The work I have been doing for the last six months is almost complete! At this rate I will have it done by my deadline of December 1st with corrections as well. The boxes were surprisingly difficult and time consuming. The backings look great but they each had to be tailored to the specific box it would be attached to. Overall, I'm really happy with the end result. There are many future possibilities for this series as well, but for now I need a break! So here it is, 7 boxes in 5 months...
The colored glass beads have writing on them, but the picture is too small to show that detail

flash so you can see the crushed velvet.

same box different lighting



Quilt. I restitched with thicker white so you could see the quilting.

Land of the free.

Scrapbook flag has had a few reworks and it is at a stage where I'm going to start constructing and completing it.

Monday, November 4, 2013

Once The Paint Dries!

Well I'm surfacing for air finally! Papers are done and projects are coming to completion! So it's time to put some pictures up. I was planning on completing 5 of the boxes today, but my dog had a medical emergency that has taken my whole day. He should be back home tonight though and I can complete the 5 boxes tomorrow before seeing my mentor on Wednesday.

My third paper was about how the work of Rosemarie Trockel and Elaine Reichek use feminist art to create institutional critique. Studying these artists as well as some basics on semiotics helped me come up with the text in these pieces. Some of the writing is much more subtle, but every word was researched and decided upon very deliberately.
I may display the boxes on the floor in a similar manner. They all have holes to mount them on the wall as well.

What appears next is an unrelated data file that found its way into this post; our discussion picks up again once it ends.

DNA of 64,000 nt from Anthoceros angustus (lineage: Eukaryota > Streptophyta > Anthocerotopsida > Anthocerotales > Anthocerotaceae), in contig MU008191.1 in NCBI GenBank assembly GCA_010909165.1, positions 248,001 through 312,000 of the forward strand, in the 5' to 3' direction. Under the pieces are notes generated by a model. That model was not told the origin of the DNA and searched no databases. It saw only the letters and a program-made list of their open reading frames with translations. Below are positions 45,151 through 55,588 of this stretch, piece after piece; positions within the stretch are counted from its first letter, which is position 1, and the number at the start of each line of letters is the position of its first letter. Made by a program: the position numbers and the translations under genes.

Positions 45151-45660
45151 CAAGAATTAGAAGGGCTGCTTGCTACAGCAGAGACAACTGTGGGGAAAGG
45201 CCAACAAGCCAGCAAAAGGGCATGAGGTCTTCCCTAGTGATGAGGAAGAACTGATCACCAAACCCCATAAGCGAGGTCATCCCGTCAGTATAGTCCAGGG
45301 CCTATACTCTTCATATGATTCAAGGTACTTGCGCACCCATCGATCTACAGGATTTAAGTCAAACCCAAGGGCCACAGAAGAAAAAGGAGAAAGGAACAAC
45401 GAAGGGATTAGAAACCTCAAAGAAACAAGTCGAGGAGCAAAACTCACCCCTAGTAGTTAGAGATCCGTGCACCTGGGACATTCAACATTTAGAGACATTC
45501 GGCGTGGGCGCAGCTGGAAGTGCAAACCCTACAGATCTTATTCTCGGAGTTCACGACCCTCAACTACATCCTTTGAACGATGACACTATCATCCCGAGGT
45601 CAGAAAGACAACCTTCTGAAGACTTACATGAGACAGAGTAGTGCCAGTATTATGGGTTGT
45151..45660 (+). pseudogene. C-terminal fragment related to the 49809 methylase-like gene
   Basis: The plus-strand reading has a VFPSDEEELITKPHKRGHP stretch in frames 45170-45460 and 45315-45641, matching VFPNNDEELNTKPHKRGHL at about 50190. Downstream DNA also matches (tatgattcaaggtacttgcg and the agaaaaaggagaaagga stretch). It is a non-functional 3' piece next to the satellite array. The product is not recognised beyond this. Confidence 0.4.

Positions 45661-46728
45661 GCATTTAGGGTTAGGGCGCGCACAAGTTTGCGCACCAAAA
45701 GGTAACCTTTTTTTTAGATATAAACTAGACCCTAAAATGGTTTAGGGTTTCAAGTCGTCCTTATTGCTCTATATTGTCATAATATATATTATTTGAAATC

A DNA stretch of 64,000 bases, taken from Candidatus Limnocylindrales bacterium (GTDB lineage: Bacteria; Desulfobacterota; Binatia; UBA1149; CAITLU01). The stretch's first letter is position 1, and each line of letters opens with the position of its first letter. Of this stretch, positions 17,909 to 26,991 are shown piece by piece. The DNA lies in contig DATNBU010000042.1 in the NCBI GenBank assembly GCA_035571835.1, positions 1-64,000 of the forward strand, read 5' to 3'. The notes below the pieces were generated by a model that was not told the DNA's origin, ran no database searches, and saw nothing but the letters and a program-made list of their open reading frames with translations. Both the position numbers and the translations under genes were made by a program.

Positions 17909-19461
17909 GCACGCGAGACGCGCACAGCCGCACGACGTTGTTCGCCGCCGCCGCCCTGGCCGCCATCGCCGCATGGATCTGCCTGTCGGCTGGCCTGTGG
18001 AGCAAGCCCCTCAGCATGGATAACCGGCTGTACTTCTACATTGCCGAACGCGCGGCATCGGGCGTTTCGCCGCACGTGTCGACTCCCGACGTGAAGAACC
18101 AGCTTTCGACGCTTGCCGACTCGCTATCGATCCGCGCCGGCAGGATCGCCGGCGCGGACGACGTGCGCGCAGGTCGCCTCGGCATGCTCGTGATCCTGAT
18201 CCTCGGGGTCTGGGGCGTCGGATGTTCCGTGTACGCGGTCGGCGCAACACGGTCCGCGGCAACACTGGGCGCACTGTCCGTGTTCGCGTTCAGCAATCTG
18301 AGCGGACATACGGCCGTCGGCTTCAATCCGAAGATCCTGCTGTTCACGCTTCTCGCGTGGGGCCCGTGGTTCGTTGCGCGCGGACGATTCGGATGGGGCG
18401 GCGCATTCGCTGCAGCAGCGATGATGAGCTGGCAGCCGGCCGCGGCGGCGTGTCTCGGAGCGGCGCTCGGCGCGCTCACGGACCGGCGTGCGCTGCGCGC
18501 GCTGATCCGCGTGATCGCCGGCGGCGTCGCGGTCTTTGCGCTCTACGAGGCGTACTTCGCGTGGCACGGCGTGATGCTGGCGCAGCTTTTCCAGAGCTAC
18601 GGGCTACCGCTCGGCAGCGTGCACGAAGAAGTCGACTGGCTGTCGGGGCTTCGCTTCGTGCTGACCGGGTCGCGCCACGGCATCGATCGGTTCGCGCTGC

The rebar is labeled, "honor, courage, commitment" 3 Navy Core Values
The centerpiece complete.

crochet stars (still needs to be ironed so the star centers show better)

Cross-stitched forget-me-nots and a common military phrase with loaded meanings

quilted star complete.

The centerpiece, a pillow with the medal and ribbon attached and iron on transfer.
close up. If you look closely "land of the free" is quilted into it.

Beads. See below for explanation...
 So I had a major meltdown with the ceramic bead box. Specifically, the beads. I fired them without thinking about the shrinkage rate of the stringing holes. Once fired the holes were too small to stilt again for the second glazed form. Fixing the problem would take too many man hours and I had already spent over 80 hours making the 2,140 beads. So I did research and chose Czech drop beads. They have a long history of disrupt due to wars, but continue to be made in Czechoslovakia despite the adversity Czech bead makers endured. Not only that, but they are the exact shape and size to match the ceramic beads I had initially created. 

That's all for now...

Tuesday, October 22, 2013

Seattle Art Museum

Last weekend I drug my boyfriend to the Seattle Art Museum to see the exhibit Minimalist Moment. It was small but filled with some interesting art. I got to see a piece by Daniel Buren, which surprised me due to the nature of their small collect. There was also an interesting piece by Robert Morrison and an interesting collection of curatorial pieces by Lucy Lippard.
Another great surprise was a room with three artists dealing with identity politics through African American art. Rashid Johnson, Glenn Ligon, and Carrie Mae Weems. It was like having a slice of pie and realizing you get ice cream with fudge too! If you read my second paper it discusses identity politics through the influence of Adrian Piper. I really enjoyed the piece by Weem's and all of the tricky little symbols and meaning openly displayed as well as under the surface.